There's an article you really need to read over on Common Dreams. It's called "What is Habeas Corpus?" and it explains just how sinister is the assertion (by Gonzales) that the Constitution does not grant the right of habeas corpus. Take a look:
Can you imagine what it would be like to be arrested and not be told why and not have access to a lawyer and not be able to let your family know? That you have no such rights is now what the Bush administration is asserting.
Under Habeas Corpus, you have the right to say, I want to be brought into the court to determine if I am the right person charged, if there’s an actual law prohibiting what I’m charged with, if the people who are holding me have the jurisdiction to do so, and I want that publicly known and I want the right to dispute all of that and the right to be tried too.
Without Habeas Corpus you can be swept up off the street and never heard from again. Period. Nobody has to know. Nobody – including yourself – has to know why. Nobody gets to determine if there is a law against what you’re charged with. You have no rights at all.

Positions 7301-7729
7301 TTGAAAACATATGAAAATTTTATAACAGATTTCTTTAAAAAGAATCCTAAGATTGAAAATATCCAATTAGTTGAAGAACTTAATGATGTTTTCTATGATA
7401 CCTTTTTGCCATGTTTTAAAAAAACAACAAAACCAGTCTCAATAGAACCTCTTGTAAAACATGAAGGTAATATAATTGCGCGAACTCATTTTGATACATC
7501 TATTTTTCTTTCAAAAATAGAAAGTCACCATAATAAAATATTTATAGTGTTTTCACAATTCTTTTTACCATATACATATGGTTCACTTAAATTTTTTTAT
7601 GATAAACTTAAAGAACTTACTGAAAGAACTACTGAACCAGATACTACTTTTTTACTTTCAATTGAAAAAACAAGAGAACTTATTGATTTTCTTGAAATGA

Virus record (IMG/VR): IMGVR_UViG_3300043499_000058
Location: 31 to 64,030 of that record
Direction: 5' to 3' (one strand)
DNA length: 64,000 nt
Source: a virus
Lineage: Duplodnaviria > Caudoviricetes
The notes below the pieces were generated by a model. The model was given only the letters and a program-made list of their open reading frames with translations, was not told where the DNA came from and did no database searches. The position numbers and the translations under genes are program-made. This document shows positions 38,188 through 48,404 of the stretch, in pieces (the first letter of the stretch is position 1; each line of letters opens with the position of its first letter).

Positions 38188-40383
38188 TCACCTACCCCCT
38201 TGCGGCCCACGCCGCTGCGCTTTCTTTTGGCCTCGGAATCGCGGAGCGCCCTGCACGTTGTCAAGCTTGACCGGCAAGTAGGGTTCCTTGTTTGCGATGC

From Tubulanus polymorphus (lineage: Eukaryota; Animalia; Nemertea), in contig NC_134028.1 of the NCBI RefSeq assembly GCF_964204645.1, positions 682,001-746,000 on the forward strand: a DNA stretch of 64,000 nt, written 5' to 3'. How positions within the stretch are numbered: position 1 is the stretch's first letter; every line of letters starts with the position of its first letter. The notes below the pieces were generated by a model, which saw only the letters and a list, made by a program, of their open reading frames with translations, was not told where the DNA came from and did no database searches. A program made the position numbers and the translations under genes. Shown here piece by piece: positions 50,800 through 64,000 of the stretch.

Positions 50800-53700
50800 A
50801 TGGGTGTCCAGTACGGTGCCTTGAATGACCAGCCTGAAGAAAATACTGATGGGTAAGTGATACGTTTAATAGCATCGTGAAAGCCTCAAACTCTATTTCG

In America, the Constitution forbids taking habeas corpus away from you (except “in case of rebellion or invasion the public safety shall require it.”) It was written that way because the right of habeas corpus was a basic right even under the King of England. It was the most basic check on a king’s tyranny. It was assumed.
Attorney General Alberto Gonzales now asserts something he thinks is very tricky and clever. What if you never had such a right? Then not giving you the right of Habeas Corpus would not be taking it away. That would allow his president to order someone snatched up off the street, or from their homes, and then anything could be done to them. Prison for life. Tortured. Killed. Sent to another country. And nobody would even have the right to ask if our government imprisoned that person. Or why. Or if it was the right person.